Businesses often confuse disaster recovery (DR) and business continuity (BC) as being the same. However, it’s essential companies understand the difference between disaster recovery and business continuity to ensure they are well prepared if a disaster occurs. Essentially, both preventive strategies cover how employees will communicate, where they will work, and how they will continue working in the event of an emergency.
According to the U.S. Small Business Administration, approximately 25% of businesses that experience a disaster fail to reopen. In today’s world, the ability for a company to access and use its data is crucial for everyday operations, but so is its ability to continue functioning despite the circumstances. The sections below describe how business continuity and disaster recovery are related and what your company can do to reduce downtime after a significant disruption.
Disaster recovery and business continuity: what they are and why they’re different
Disaster recovery is necessary for an organization’s business continuity plan, but the two are not interchangeable. DR focuses on an organization’s ability to recover its business-critical data when an unexpected disaster occurs.
With an effective disaster recovery plan, one or more copies of a company’s vital information are stored offsite. However, a business must also have sufficient planning, infrastructure, and processes to facilitate data restoration.
Essentially, DR is data and systems-centric, while BC is business-centric. While the ability for a business to continue operating is directly dependent upon its successful recovery of business-critical data, business continuity covers a much broader scope of processes and protocols than disaster recovery. Both BC and DR identify similar procedures such as communication, temporary locations, and security, but each plan covers features the other doesn’t. A business should take the following steps when composing a disaster recovery plan (DRP).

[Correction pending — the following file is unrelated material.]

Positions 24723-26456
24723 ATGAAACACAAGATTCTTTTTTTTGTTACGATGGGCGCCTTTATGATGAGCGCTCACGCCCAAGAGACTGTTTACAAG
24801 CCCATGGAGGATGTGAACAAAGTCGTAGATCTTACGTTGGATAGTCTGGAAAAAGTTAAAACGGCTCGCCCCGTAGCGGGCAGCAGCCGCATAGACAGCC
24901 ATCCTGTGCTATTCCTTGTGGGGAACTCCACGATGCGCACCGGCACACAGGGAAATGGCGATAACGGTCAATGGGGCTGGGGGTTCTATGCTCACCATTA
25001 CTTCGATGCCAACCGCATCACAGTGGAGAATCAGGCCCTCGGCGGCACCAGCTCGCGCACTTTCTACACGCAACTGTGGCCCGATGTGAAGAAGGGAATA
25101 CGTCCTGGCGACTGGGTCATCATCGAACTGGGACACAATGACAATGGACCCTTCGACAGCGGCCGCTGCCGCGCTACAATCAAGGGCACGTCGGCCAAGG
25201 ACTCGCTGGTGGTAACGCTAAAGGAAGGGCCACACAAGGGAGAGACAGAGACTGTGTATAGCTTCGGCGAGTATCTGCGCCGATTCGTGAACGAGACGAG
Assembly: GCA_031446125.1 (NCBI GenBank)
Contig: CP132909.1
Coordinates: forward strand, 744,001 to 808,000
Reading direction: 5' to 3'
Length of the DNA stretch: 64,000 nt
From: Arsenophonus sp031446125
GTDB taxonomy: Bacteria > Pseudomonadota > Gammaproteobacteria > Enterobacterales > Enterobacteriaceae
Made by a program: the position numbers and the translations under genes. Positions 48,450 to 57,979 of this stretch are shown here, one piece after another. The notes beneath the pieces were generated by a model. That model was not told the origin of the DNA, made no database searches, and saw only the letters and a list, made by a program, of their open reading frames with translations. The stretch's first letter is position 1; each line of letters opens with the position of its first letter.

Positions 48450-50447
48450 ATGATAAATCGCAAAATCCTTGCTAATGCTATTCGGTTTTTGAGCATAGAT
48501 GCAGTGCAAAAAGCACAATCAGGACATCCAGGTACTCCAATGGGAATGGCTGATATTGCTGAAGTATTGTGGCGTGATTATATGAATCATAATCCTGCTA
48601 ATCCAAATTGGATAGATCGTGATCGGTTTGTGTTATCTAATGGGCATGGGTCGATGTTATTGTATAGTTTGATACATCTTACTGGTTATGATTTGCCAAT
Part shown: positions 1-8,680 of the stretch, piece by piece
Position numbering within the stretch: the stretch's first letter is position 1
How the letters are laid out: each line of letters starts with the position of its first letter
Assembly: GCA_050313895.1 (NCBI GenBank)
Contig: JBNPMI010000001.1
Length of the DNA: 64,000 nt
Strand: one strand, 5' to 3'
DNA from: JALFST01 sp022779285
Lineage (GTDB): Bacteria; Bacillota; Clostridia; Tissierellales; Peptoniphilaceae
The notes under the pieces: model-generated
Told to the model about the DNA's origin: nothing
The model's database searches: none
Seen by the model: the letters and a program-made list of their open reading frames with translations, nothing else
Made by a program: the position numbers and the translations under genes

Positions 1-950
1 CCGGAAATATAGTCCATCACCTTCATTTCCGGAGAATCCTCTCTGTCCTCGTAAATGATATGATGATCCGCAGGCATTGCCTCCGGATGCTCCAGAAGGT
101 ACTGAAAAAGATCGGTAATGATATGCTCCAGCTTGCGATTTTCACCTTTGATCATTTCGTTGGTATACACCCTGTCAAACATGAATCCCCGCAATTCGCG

- Create a detailed document outlining disaster response processes, roles and responsibilities, contacts, and other pertinent information.
- Develop a thorough understanding of any threats that face the business and how they can affect both the company’s daily operations and long-term success.
- Create a list of potential disasters and sort them based on the probability they will occur. Also, identify the impact and consequences each one entails to help determine what issues will be addressed in the DRP.
- Include measures to prevent, detect, and resolve issues related to a disaster.
- Incorporate a geo-redundant data backup solution that can be accessed and used promptly. Geo-redundant refers to storing business-critical data in more than one location, preferably outside of the business’s disaster impact zone.
- Understand what data is used, who uses it, and how it’s critical to the company’s operations.
- Test the DRP and inform employees as to their responsibilities when a disaster strikes.
- Make regular revisions to the DRP to align with changes within the business.
What is business continuity
To remain competitive, a business cannot endure a significant amount of downtime following a disaster. Therefore, as stated above, business continuity is business-centric, meaning a BC strategy focuses not on the technology and systems related to disaster recovery but on the processes to maintain business operations if a disruption impacts the company’s site or IT infrastructure.
At its core, a business continuity plan works to resume or maintain a company’s functions in the wake of a disaster. The program covers everything from business processes to human resources and facilitates the continuity of the entire organization.
For example, suppose a hurricane floods a company’s customer service center. In that case, its employees will need to know where and how to answer client calls while the facility is inaccessible. With the proper support and funding from an organization’s executive management, a business can develop and maintain a BC plan that will help to safeguard its reputation and bottom line. A company should take the following steps when devising its business continuity plan.
- Determine the plan’s scope.
- Determine what sectors of the company must remain operating for business to continue.
- Identify what functions are critical to the business.
- Understand how different business sectors and functions are interrelated.
- Establish the maximum amount of downtime each business-critical function can endure.
- Establish a plan to maintain operations while a standard business environment is restored.
A business should talk to its separate departments and employees to understand what makes the organization work and how it can facilitate a seamless transition to a recovery and continuity solution. Detailed planning and sufficient technology resources can help an organization manage an unexpected interruption without additional costs or penalties.